The Malayan Campaign lasted from the 8th of December through to the 31st of January with the land battle for Singapore taking place from the 7th to 15th of February.
For the Allies, this represented a series of shocks.
For the Australians, the realisation for the politicians that the ‘Singapore Strategy’ was fatally flawed – something that the Generals had understood for years.
For the Royal Navy, the coming to terms with the passing of the supremacy of the Battleship as the land and carrier aviation exerted its dominance of the Kings of the World War I fleets.
For Churchill, the speed of the Japanese Victory decreased his bargaining position with the Americans. He had hoped for a Bataanesque resistance, however, he was presented with a rapid capitulation from LT GEN Percival.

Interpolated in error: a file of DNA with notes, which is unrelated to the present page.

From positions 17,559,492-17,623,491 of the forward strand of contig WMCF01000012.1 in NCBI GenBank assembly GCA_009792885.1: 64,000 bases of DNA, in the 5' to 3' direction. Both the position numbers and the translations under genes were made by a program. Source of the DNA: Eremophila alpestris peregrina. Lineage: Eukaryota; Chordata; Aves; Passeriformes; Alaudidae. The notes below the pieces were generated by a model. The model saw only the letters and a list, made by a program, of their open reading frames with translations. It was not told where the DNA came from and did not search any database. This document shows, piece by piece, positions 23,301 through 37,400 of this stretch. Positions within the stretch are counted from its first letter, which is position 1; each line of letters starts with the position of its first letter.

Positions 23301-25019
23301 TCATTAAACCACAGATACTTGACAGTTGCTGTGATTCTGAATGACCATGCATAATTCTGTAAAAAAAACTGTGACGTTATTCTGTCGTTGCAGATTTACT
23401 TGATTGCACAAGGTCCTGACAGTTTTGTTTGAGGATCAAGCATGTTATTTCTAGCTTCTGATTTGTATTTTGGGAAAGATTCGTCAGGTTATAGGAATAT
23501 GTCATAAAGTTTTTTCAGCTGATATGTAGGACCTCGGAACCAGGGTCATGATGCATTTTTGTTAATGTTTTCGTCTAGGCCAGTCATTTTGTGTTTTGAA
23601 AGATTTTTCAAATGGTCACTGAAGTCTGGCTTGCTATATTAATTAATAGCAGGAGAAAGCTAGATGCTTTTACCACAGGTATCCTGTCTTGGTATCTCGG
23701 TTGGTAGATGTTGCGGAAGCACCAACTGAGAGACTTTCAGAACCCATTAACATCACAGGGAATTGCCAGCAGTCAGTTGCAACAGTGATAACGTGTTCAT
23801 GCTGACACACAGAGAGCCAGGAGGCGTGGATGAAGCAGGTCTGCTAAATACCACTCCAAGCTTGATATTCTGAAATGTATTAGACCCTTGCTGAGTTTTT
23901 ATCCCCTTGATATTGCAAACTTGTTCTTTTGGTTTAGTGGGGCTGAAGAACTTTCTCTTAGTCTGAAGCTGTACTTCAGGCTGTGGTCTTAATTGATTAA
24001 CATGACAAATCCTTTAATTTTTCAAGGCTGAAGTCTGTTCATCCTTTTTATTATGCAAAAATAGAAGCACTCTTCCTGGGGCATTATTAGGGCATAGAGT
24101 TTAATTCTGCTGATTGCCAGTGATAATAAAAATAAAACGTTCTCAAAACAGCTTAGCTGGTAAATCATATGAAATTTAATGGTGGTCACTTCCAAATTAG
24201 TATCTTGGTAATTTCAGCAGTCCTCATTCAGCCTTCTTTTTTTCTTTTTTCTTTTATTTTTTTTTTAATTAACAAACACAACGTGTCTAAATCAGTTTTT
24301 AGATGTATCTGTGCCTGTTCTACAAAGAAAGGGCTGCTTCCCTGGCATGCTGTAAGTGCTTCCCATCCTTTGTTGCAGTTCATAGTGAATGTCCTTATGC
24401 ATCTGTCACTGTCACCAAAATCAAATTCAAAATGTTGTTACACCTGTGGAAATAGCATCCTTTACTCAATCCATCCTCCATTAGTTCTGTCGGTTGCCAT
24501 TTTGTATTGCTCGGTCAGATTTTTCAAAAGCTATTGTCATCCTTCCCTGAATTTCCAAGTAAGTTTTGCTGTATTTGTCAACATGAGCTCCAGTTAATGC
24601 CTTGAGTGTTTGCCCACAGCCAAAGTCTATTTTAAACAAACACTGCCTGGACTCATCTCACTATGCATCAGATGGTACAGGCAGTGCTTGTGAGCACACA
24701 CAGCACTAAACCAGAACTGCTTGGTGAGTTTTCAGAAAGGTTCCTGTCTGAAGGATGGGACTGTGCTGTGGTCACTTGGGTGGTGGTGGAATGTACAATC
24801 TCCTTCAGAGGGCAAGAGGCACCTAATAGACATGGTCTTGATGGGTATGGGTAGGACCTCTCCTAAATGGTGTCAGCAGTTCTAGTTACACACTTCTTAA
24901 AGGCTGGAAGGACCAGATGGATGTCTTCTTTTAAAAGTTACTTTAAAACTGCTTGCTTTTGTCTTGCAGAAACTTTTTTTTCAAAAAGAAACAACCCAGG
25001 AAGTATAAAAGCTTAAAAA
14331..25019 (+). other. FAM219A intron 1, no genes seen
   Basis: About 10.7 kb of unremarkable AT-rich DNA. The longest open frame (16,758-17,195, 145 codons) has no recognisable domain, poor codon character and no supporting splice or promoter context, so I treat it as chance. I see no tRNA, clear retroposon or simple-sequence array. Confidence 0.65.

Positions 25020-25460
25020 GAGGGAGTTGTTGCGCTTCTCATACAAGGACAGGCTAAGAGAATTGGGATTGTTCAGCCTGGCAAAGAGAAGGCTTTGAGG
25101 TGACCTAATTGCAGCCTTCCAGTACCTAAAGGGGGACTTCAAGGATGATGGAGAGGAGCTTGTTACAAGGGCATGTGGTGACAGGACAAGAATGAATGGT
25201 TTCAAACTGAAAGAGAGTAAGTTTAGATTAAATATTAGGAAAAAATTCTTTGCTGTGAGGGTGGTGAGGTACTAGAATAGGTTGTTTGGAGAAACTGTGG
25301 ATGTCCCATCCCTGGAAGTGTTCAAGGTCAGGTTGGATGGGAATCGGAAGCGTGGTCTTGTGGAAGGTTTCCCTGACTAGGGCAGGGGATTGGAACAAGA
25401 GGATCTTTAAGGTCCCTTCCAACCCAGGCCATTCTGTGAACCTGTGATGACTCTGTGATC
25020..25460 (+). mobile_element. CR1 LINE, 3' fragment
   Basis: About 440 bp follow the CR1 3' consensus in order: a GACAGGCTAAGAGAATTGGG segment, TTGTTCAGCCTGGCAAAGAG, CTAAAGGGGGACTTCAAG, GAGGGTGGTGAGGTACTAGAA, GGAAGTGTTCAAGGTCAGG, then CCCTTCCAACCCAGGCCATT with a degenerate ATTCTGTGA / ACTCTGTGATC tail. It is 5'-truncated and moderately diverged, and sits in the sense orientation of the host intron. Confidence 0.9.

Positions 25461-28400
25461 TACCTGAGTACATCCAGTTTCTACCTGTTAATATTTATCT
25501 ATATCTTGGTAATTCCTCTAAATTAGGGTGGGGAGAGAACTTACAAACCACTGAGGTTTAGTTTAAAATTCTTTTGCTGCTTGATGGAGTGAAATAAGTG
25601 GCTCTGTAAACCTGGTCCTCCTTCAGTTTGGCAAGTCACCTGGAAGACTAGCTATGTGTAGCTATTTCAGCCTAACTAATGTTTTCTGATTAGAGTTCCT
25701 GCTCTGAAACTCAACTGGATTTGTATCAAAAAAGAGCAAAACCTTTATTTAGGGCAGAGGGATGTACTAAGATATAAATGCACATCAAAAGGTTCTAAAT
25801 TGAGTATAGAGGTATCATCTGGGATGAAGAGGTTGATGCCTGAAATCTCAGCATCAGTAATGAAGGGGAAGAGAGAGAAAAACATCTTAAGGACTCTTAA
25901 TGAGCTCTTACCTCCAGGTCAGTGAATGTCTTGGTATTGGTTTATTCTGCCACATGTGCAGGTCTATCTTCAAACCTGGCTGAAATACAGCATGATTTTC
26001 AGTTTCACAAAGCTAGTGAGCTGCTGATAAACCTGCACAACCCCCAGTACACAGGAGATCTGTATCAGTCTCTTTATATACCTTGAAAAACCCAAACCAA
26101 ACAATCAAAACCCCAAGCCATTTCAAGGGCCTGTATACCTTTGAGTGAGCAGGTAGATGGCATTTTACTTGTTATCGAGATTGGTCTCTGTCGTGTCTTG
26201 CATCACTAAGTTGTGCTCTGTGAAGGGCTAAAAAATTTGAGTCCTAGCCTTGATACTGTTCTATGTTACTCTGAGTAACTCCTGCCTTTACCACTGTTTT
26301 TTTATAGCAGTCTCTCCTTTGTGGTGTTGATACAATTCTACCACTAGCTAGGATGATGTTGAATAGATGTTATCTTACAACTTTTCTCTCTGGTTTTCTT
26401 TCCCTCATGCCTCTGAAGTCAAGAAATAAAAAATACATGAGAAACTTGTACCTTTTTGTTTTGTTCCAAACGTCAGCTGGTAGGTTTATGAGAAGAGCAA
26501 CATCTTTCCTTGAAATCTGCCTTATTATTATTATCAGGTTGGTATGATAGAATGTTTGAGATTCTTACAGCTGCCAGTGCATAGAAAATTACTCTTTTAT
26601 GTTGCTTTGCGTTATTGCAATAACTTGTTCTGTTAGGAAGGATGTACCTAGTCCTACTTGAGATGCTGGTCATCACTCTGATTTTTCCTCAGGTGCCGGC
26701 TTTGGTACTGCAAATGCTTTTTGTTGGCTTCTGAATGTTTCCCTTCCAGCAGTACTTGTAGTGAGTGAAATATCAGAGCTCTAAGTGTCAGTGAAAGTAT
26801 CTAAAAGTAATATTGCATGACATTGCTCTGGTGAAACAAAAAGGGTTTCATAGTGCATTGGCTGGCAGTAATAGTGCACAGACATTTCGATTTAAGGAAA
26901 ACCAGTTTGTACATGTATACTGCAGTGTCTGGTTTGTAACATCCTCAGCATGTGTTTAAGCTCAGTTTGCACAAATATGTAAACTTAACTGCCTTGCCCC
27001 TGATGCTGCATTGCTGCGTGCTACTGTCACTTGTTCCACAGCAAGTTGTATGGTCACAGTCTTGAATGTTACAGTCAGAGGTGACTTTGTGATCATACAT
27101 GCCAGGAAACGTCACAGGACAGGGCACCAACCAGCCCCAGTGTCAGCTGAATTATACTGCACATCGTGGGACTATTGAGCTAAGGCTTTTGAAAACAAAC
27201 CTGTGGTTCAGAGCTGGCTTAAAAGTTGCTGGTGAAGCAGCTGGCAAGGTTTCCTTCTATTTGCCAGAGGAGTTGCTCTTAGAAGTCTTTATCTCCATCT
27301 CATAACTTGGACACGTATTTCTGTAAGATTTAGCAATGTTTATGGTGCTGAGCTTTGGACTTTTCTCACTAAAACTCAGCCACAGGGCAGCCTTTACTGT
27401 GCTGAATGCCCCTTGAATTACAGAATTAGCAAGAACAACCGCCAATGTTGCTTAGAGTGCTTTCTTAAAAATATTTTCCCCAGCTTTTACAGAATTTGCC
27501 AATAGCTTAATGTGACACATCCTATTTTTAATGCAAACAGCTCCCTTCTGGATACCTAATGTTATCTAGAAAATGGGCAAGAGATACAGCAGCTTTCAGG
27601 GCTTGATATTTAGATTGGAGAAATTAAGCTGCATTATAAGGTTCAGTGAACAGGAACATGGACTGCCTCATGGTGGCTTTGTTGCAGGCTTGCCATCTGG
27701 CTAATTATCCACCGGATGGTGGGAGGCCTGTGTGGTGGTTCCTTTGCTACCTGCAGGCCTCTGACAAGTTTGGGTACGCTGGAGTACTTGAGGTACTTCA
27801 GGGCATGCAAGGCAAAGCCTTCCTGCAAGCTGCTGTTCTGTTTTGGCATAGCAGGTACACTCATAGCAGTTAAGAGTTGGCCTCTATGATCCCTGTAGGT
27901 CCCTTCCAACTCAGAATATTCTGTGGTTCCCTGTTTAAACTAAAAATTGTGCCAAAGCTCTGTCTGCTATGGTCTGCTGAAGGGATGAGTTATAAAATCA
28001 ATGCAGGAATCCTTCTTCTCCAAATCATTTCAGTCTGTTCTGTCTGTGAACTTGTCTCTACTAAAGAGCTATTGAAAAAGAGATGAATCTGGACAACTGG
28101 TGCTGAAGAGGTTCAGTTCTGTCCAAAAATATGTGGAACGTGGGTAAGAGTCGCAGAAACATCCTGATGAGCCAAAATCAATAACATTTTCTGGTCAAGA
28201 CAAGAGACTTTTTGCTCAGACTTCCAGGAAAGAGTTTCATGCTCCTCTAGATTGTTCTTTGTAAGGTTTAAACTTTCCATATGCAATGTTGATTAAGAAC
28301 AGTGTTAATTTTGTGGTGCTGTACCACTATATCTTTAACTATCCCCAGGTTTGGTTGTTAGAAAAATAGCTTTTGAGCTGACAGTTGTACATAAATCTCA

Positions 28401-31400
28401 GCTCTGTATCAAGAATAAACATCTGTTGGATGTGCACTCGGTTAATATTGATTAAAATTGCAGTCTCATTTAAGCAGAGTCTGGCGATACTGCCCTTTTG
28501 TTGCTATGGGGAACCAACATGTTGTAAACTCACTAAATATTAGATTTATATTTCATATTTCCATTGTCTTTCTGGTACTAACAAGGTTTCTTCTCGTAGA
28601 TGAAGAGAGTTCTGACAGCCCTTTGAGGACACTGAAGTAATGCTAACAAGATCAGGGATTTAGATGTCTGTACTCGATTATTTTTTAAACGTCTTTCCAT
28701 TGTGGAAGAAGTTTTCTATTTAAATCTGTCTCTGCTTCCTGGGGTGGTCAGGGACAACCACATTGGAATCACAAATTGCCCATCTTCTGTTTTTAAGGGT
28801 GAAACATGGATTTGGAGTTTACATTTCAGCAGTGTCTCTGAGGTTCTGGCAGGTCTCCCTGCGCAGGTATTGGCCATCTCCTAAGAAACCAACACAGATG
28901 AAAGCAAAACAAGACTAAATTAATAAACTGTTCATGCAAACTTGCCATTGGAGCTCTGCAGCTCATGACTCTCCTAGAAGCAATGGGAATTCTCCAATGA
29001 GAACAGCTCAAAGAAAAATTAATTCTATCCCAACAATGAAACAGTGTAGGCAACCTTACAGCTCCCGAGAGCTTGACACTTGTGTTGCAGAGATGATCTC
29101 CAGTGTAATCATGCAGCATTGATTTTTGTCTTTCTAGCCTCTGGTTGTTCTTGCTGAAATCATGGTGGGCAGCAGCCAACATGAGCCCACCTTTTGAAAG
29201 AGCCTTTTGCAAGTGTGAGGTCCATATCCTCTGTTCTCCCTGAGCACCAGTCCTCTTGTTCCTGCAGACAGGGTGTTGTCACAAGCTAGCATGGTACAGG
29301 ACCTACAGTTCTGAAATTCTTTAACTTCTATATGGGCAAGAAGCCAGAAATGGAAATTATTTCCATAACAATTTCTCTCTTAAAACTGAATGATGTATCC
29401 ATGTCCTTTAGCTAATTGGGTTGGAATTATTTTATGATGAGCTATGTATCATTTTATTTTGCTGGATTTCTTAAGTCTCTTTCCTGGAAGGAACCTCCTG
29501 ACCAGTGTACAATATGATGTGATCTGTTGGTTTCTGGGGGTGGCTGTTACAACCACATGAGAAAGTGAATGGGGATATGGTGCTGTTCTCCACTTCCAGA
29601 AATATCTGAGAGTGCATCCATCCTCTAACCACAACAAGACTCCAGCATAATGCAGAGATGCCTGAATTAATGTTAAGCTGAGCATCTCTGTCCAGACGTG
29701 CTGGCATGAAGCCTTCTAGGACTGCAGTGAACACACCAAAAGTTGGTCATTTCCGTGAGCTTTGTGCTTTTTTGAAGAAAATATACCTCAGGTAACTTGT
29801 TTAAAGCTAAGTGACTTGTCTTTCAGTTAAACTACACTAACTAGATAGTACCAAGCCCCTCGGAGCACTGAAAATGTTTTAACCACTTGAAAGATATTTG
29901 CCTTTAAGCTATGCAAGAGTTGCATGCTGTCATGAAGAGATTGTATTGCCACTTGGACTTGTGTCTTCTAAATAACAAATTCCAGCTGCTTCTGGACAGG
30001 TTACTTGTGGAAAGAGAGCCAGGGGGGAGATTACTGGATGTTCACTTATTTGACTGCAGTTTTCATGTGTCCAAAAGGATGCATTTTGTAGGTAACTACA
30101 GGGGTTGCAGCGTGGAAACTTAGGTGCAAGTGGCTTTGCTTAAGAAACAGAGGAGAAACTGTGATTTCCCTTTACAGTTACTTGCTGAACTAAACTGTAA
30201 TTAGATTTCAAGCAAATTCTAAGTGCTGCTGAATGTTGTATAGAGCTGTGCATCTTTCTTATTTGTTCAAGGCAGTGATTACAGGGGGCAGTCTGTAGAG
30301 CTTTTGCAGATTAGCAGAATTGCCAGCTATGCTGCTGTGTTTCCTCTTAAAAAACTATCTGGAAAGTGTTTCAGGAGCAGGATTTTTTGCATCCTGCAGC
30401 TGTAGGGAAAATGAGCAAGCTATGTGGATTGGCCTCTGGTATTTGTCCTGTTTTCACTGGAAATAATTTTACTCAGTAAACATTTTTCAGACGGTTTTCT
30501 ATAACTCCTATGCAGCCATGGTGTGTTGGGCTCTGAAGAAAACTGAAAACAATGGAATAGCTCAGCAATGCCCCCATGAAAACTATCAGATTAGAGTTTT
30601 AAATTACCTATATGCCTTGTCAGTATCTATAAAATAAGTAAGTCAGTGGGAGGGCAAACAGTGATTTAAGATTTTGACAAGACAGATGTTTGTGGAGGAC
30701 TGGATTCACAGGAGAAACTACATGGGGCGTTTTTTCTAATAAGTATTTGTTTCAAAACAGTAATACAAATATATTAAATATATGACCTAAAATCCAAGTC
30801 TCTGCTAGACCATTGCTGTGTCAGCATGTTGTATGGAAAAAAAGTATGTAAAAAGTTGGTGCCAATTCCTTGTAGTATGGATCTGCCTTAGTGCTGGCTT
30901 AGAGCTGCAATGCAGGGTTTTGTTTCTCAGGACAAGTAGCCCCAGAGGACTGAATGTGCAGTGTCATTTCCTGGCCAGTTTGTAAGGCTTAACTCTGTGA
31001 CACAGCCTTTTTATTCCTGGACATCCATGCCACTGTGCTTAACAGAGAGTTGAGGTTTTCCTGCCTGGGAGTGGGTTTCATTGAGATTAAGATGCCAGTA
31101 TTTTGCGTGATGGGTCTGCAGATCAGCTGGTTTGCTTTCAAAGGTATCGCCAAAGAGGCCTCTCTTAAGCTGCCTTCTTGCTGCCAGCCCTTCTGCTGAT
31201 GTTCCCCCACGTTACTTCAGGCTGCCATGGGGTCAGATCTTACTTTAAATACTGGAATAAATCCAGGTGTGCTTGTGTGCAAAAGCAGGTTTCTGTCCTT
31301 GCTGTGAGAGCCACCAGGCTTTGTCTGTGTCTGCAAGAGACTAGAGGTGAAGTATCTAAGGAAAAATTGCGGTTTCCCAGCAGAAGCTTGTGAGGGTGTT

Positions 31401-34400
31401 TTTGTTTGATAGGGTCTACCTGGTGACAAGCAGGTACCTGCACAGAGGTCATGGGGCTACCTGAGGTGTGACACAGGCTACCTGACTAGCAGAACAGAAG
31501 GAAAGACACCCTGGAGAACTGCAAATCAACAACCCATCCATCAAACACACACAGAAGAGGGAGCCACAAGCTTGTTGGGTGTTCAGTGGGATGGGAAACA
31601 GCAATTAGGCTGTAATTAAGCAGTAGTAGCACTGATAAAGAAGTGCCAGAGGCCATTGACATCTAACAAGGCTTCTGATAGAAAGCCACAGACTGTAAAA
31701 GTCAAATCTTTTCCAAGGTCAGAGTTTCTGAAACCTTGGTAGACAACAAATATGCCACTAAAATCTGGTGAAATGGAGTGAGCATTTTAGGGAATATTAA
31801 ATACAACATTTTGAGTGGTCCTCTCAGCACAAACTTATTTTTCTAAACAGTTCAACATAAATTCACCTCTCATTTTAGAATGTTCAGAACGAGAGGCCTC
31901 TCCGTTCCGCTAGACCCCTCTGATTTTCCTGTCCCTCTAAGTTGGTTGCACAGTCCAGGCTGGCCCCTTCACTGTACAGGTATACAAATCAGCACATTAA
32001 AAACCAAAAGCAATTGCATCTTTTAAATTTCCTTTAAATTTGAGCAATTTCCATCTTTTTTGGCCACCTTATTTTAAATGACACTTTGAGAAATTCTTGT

This Podcast series aims to answer a series of questions:
How was LT GEN Yamashita able to take the Malayan Peninsula and the island bastion of Singapore so quickly?
Why was the Singapore Strategy so flawed?
How did logistics play a part in the Japanese offensive?
How did strategic surprise manifest itself for the Allies?
How did Australia throw away 2 Brigades of the 8th Division?
How did MAJ GEN Gordon Bennett get to command the 8th Division?
The Malayan Campaign is one of the most manouvrist campaigns the Australian Army has ever been involved in. This PME podcast series seeks to demonstrate how the Australian Army
As often occurs, key mistakes were made at Brigade, Divisional and within Malaya Command, but often at Battalion level and lower, well lead soldiers put up strong resistance.
By the Fall of Singapore, the Japanese had suffered 9,657 casualties. The Allied toll was significantly higher – 145,703, including 15,703 casualties and 130,000 captured.
Listen to the podcast series to learn the lessons Malaya Campaign lessons in manoeuvre warfare, logistics, leadership and tactics and strategy.